“The 1957 Chevrolet Bel Air was my Grandfather's dream car, he was fortunate enough to find one on a trip to Florida in 1987. He was passing by a Pool Hall just outside of Tampa and saw it parked outside with a ‘For Sale’ sign on the windshield. He turned back, found the owner, made an offer and the rest as they say was history,” said Anthony Echenique, whose love of classic cars made him start off the recently formed Cayman Islands Classics and Hot Rods Club.
“When he bought the car it was still on great condition but there were some things that needed a little brightening and tightening. In 1992 Jim and Tim Pontiff of Pontiff Bros. Showcars in Louisiana came to the island to visit Ronnie Foster as they had restored his 1957 Ford Thunderbird. Mr. Ronnie knew my grandfather was interested in getting some work done to the Bel Air so he made the introduction.
“The car was shipped off to Louisiana on July 1992 and underwent a full “chassis – off” restoration. The car was completely taken apart and put back together without replacing anything, all the original parts taken off, repainted, refreshed and placed back on. Even the engine: The block is the same 283 small block chevy that the car had when it came out of the factory, back in 1957.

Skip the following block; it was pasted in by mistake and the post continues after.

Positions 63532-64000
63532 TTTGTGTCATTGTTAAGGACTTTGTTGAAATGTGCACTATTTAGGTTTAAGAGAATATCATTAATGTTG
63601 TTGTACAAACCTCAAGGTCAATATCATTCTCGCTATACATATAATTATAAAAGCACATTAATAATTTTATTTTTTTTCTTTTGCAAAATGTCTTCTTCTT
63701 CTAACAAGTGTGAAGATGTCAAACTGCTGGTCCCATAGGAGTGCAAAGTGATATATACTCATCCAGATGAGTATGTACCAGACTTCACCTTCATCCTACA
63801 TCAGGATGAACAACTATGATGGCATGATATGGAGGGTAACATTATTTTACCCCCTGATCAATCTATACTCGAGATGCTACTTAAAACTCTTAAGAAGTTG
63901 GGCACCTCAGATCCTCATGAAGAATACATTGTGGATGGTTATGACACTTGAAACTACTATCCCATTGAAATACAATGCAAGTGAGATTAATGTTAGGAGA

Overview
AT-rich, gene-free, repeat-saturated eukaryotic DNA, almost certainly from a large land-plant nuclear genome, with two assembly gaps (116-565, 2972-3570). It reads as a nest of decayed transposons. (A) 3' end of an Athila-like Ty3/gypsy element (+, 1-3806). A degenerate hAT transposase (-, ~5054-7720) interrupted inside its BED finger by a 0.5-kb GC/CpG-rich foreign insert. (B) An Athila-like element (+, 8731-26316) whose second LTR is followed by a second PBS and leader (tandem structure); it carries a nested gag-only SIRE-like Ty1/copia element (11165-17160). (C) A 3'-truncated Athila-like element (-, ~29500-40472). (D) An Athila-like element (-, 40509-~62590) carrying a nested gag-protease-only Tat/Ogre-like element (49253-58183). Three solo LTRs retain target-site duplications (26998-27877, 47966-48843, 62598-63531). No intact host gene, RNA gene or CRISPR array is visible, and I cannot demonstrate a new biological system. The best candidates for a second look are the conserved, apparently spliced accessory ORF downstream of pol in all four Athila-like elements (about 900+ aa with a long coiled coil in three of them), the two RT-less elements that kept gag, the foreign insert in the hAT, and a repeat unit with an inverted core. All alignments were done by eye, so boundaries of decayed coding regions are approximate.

“The car was painted in the same color that it was originally painted with. I later found out that they produced a limited number of Bel Airs in that color "Canyon Coral" which included the 2 door Sedan, 4 door Sedan, and 2 door convertible.
Growing up i was very close to my Grandfather and still am today, I also fell in love with the Bel Air and that became another bond that he and I shared. To me the Bel Air is more than a car, it's memories; ones that i had when I was a child and ones that I'll create with my family. It's a bond between a Grandfather and Grandson, it's a piece of my heart, and it's an heirloom that has been passed to me and one day will be passed to one of my sons.